HCLSIG BioRDF Subgroup/Tasks/URI Best Practices/Recommendations/RacineSharing
[[/../../Recommendations|URI Note main page]]
This refers to the issue of minting multiple # URIs having the same "racine", e.g.
http://example.com/animals#pig http://example.com/animals#cow http://example.com/animals#caecilian
(The racine is the URI obtained by truncating the # URI starting with the #. In the above, the racine is http://example.com/animals.)
Do we tolerate (MAY), discourage, or strongly discourage this practice?
Racine sharing is widely practiced. It seems to be the favored by W3C team. Occasionally thousands of URIs share a common racine.
Convenience (fewer documents to publish) and performance (fewer documents to retrieve) are sometimes cited as reasons. See [[/../DraftTalk]] toward the bottom.
The server is robbed of differential control of the definition document. [sounds as if this might matter, but how would it?]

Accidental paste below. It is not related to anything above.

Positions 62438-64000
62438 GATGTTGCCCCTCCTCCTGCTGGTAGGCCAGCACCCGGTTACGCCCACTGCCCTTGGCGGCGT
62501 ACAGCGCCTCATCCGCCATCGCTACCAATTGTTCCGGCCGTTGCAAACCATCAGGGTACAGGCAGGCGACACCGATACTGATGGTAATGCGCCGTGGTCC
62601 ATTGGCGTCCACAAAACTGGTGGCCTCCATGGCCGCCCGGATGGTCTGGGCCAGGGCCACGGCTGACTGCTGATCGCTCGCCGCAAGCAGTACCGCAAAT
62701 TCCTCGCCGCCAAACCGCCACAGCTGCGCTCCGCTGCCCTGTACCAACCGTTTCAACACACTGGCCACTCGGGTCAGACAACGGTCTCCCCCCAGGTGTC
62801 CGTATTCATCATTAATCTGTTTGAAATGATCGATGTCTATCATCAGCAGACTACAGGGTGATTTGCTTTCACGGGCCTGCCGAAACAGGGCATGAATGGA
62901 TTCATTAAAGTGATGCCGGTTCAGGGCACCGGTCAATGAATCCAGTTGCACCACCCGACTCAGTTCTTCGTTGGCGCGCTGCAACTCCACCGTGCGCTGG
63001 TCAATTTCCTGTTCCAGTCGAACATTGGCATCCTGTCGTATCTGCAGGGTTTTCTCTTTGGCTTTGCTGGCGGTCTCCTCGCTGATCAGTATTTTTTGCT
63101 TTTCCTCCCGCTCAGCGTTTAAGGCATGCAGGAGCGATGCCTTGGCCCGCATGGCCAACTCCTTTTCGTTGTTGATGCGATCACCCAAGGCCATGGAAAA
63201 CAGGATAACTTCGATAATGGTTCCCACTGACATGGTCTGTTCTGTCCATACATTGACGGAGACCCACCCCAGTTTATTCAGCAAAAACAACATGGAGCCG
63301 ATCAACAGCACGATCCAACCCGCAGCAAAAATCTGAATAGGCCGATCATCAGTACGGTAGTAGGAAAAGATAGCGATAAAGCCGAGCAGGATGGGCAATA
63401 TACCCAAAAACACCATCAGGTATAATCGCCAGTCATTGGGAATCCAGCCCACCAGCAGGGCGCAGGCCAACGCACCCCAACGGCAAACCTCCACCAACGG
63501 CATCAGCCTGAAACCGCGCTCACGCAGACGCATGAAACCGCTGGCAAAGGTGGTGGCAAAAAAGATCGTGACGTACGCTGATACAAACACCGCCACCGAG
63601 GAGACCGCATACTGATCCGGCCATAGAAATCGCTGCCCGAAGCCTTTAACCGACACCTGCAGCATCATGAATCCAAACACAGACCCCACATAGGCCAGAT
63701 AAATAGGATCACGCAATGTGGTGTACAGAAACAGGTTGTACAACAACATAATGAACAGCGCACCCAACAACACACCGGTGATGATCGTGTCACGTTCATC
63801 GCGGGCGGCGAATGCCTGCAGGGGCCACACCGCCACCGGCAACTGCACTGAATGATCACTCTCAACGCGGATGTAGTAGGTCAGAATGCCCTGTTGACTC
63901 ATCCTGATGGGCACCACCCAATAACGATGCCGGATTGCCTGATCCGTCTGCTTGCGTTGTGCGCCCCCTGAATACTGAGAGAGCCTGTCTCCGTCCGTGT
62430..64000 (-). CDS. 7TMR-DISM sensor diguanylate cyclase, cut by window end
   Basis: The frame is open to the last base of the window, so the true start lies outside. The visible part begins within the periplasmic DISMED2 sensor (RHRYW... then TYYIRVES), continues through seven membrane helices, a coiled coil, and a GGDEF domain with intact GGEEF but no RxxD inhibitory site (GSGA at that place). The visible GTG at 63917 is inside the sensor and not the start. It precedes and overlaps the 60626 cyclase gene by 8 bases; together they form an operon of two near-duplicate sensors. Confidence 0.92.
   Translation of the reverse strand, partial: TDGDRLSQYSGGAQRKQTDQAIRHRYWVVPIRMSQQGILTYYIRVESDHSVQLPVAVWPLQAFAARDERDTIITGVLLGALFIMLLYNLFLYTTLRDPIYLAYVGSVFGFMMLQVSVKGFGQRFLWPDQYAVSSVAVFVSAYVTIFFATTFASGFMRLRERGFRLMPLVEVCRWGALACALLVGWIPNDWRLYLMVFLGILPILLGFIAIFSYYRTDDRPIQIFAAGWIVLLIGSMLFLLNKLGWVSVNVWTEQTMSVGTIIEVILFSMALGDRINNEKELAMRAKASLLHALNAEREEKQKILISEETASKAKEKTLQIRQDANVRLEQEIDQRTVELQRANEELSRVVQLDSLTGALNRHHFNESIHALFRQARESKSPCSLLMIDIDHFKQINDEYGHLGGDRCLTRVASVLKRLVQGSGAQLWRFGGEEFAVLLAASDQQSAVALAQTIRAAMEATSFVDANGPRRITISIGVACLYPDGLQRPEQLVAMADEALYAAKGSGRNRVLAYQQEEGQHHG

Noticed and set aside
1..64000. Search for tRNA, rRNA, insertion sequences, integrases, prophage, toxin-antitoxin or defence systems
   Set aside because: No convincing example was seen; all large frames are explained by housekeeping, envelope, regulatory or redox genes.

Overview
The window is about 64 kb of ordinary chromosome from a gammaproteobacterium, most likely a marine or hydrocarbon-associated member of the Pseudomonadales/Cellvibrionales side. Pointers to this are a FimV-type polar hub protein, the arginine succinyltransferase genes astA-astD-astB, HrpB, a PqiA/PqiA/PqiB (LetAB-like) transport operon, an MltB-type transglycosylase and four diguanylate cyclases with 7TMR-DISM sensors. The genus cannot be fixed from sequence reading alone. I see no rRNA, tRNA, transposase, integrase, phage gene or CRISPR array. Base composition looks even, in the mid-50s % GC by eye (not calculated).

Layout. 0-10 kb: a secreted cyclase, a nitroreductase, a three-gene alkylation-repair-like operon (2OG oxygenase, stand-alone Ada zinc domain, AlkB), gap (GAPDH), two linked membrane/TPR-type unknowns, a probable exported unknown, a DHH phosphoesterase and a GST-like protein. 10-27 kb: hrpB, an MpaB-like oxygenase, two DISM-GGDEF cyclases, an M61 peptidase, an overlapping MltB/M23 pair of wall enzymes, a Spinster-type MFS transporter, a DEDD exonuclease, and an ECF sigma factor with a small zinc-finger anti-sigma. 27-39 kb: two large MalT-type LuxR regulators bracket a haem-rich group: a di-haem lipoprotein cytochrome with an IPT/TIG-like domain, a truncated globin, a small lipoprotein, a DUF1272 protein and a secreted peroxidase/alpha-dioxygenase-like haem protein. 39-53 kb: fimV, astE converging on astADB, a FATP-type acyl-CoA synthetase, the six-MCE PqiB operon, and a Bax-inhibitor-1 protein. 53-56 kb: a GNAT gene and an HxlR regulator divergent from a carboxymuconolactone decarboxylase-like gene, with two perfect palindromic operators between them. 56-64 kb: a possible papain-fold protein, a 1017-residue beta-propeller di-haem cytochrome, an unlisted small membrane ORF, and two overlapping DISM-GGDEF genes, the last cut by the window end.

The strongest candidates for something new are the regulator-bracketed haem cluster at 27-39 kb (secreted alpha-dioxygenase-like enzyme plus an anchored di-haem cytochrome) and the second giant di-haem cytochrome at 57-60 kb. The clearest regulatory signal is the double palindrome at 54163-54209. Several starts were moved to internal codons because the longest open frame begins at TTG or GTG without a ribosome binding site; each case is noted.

The document retrieved from the racine URI SHOULD define all of the URIs. If you have large numbers of them, that document is going to be huge.
Putting more than one definitions in one file makes it impossible (using currently available notations) to say where the definition of one term ends and the next begins.
One of probably dozens of essays on the #: "Fragged" essay by Bill de hÓra. This is nominally opposed to # URIs entirely, but I couldn't find much in it that would argue against having a unique # URI per racine. (Thanks the tip, Bijan!)